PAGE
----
Biowizard: However popular the 360-degree look-any-way POV photo has become, I am sick and tired of it being called "VR" (Virtual Reality). True VR puts the user in a three-dimensional space, around which he can move, change viewpoint (not just view direction), including walking around objects, looking inside objects, and quite possibly even interacting with them. To call a 360 degree image "VR" is massively to cheapen the true potential of technology.

Brian

Um - but it IS 360 degrees - horizontally and vertically. And still NOTHING to do with VR.

Brian

Link | Posted on Mar 8, 2017 at 22:48 UTC
In reply to:

creaDVty: > We are currently working on a review of the device,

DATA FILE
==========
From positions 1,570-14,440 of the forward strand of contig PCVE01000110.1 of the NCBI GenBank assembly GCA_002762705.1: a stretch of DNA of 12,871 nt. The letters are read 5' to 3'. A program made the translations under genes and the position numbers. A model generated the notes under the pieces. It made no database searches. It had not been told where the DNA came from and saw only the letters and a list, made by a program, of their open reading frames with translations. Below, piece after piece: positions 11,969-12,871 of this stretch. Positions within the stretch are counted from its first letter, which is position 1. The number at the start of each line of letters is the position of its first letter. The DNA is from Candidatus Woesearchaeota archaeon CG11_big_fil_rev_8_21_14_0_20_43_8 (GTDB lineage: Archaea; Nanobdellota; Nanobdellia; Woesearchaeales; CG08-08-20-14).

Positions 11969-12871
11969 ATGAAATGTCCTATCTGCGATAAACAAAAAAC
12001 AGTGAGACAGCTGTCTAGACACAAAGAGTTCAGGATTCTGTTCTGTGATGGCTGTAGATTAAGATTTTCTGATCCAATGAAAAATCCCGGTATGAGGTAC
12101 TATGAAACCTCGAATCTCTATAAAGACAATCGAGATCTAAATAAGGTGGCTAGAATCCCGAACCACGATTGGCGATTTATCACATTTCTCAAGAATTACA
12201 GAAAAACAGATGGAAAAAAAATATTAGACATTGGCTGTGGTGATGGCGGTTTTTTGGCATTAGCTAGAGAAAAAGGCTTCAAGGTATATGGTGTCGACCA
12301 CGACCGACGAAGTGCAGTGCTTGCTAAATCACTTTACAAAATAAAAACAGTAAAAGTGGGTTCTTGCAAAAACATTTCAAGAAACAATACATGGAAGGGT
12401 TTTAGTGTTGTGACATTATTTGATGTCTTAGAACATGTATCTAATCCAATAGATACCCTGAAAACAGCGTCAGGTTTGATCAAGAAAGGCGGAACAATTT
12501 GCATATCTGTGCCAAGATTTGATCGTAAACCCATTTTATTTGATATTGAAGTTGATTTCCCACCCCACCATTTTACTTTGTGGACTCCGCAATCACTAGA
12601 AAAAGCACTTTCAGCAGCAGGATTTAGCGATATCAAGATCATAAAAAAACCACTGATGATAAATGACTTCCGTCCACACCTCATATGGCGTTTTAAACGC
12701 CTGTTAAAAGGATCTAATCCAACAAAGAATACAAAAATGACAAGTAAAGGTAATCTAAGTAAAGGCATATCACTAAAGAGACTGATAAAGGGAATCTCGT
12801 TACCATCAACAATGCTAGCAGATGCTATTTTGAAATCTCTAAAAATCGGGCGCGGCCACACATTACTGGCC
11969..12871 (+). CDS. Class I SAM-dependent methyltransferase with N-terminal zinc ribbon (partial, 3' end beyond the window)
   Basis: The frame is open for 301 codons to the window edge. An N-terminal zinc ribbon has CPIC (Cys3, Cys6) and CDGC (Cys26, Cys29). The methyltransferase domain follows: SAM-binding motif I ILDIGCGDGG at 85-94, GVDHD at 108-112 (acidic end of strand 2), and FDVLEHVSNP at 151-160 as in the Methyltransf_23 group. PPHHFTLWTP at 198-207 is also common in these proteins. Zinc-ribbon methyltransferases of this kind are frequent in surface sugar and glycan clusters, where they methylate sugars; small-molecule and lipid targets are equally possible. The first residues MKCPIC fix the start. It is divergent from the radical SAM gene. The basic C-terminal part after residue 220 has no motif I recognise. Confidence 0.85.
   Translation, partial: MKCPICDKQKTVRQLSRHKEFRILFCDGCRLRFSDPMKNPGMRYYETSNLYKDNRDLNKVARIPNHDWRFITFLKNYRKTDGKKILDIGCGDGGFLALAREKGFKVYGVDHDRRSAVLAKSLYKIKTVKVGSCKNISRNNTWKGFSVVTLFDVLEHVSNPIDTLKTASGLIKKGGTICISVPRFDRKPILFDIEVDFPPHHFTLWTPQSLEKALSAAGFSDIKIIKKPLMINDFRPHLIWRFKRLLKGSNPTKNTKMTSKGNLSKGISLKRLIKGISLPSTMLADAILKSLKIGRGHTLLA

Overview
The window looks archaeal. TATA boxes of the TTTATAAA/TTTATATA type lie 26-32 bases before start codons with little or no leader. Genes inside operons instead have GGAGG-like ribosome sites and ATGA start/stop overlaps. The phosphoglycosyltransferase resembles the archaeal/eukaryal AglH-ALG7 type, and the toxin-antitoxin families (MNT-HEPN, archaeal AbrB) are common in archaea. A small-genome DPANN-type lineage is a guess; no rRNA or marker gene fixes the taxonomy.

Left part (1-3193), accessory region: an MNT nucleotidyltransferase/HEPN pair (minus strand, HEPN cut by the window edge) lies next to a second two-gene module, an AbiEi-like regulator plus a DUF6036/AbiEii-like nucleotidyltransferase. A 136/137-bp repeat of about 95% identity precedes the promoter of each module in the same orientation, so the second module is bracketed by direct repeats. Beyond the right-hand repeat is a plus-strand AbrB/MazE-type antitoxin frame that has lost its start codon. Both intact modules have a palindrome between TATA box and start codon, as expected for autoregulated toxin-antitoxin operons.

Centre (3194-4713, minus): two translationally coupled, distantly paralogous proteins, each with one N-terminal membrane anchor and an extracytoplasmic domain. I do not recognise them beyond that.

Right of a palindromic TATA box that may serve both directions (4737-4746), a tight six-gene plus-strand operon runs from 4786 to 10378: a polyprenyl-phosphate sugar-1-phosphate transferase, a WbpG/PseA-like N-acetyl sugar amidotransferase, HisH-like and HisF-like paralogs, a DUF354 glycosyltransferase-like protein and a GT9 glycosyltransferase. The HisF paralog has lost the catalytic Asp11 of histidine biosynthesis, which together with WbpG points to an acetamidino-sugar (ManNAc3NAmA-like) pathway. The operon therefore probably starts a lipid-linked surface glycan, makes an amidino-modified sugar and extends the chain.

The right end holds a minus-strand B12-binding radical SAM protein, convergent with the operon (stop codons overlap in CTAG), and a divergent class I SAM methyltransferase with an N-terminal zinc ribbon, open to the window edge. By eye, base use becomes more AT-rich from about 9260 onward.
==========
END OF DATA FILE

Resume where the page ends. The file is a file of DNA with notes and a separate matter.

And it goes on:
DP Review's first actual review of a 360 camera? :-O I gotta see this.

The studio scene shots will be - er - interesting! Give us a chance for a good look-round the room! LOL!!

Brian

Link | Posted on Mar 8, 2017 at 22:06 UTC
In reply to:

Biowizard: However popular the 360-degree look-any-way POV photo has become, I am sick and tired of it being called "VR" (Virtual Reality). True VR puts the user in a three-dimensional space, around which he can move, change viewpoint (not just view direction), including walking around objects, looking inside objects, and quite possibly even interacting with them. To call a 360 degree image "VR" is massively to cheapen the true potential of technology.

Brian

Just to elaborate - Google StreetView IS a simple form of VR. Anyone photo taken by one of its cameras, in isolation, is NOT.

Brian

Link | Posted on Mar 8, 2017 at 10:30 UTC